Category Archives: Microblogging

This is an archive of my posts to Google+ and older posts to identi.ca and twitter.com.

I'm sharing this only because of the FSM cameo

And to point out that they were about 5 seconds late mentioning god.

Google+: View post on Google+

Post imported by Google+Blog. Created By Daniel Treadwell.

Just backed my first kickstarter project:

https://www.kickstarter.com/projects/nomiku/new-nomiku-sous-vide-wifi-connected-and-made-in-th

I hadn't even heard of Sous Vide until a few days ago, but it looks like a fun way to cook.  And if it encourages me to cook a few meals I'm hoping my wife will be less inclined to complain about me wasting money on silly gadgets like this.

Embedded Link

New Nomiku Sous Vide – WiFi-Connected and Made in the USA!
The new Nomiku – The world’s 1st WiFi-connected sous vide immersion circulator brings top chefs & community into your home kitchen.

Google+: View post on Google+

Post imported by Google+Blog. Created By Daniel Treadwell.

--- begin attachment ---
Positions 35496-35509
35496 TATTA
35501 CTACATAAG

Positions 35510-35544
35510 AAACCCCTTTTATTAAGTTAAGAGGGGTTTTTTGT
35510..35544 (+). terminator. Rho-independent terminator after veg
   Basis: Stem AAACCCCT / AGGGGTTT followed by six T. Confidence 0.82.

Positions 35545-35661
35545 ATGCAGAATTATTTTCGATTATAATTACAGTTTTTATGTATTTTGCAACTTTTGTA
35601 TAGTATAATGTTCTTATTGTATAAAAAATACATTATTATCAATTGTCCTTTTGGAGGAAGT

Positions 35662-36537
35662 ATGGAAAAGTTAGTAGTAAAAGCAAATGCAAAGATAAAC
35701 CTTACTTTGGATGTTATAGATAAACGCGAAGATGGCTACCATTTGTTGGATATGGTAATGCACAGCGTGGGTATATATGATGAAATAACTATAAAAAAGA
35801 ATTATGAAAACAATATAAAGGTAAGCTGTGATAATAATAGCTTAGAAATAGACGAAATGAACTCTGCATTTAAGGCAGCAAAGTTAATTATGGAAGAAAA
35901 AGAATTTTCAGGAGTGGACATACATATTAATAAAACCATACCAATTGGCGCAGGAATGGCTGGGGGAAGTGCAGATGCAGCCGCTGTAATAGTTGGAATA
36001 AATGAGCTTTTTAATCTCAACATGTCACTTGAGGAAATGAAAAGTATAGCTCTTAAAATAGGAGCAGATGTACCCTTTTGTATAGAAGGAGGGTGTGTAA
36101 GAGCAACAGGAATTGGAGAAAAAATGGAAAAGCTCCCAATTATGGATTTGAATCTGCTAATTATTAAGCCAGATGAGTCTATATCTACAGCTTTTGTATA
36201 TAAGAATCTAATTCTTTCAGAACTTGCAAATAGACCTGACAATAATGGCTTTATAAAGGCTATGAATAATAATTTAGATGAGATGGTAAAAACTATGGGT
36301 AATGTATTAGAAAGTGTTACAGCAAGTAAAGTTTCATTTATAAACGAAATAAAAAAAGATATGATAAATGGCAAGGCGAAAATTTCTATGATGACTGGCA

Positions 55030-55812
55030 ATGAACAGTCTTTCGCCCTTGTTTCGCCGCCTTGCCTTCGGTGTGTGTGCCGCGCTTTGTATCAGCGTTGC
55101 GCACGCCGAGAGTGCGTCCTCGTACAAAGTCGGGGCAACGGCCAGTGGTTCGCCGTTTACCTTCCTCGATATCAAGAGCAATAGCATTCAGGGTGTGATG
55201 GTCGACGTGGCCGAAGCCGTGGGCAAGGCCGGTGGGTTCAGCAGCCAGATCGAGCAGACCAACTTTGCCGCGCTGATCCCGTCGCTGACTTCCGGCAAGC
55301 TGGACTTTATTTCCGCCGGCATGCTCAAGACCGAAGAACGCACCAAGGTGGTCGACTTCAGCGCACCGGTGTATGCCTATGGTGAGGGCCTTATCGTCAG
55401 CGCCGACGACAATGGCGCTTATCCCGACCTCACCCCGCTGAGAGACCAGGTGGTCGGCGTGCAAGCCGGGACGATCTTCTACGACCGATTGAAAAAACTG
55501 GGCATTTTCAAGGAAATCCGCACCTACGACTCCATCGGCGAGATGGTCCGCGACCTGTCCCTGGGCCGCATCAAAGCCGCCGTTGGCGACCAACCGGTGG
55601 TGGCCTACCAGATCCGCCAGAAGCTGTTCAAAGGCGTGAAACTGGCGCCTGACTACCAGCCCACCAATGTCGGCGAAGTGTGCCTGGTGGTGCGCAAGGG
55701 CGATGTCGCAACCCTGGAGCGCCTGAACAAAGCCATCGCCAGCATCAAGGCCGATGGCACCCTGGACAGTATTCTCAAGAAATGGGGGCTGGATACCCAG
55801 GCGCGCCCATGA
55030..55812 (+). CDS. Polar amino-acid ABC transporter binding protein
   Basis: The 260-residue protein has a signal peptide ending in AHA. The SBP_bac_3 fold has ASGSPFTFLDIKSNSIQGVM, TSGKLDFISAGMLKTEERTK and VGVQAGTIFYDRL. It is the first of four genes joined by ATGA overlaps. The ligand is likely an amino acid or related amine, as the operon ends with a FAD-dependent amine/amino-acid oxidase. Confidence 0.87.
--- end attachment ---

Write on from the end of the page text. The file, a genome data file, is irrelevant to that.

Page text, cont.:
Project #2 for my summer break: culture a new sourdough starter

Up until a few months ago I had a sourdough starter that I had been lovingly culturing for about 4 years.  A well-meaning but misguided house guest threw it in the garbage, doing me a "favour" while cleaning out my fridge.  Sigh.

Anyway, let's not dwell on the past – it's time to grow a new one.

My last sourdough culture I started using a simple (and I guess traditional) method which wasn't much more complicated than making a paste of flour and water and letting it rot.  With daily feedings of course.

This time I thought I'd try something different. I'm using Peter Reinhart's method from the Bread Bakers Apprentice.  It's basically the traditional approach except that he uses pineapple juice instead of water for the first 2 days.  He claims the juice inhibits the growth of leuconostoc bacteria which interfere with the early stages of the culture.  I have no idea if there is any scientific basis for this, but I'll give 'er a try and see how it goes.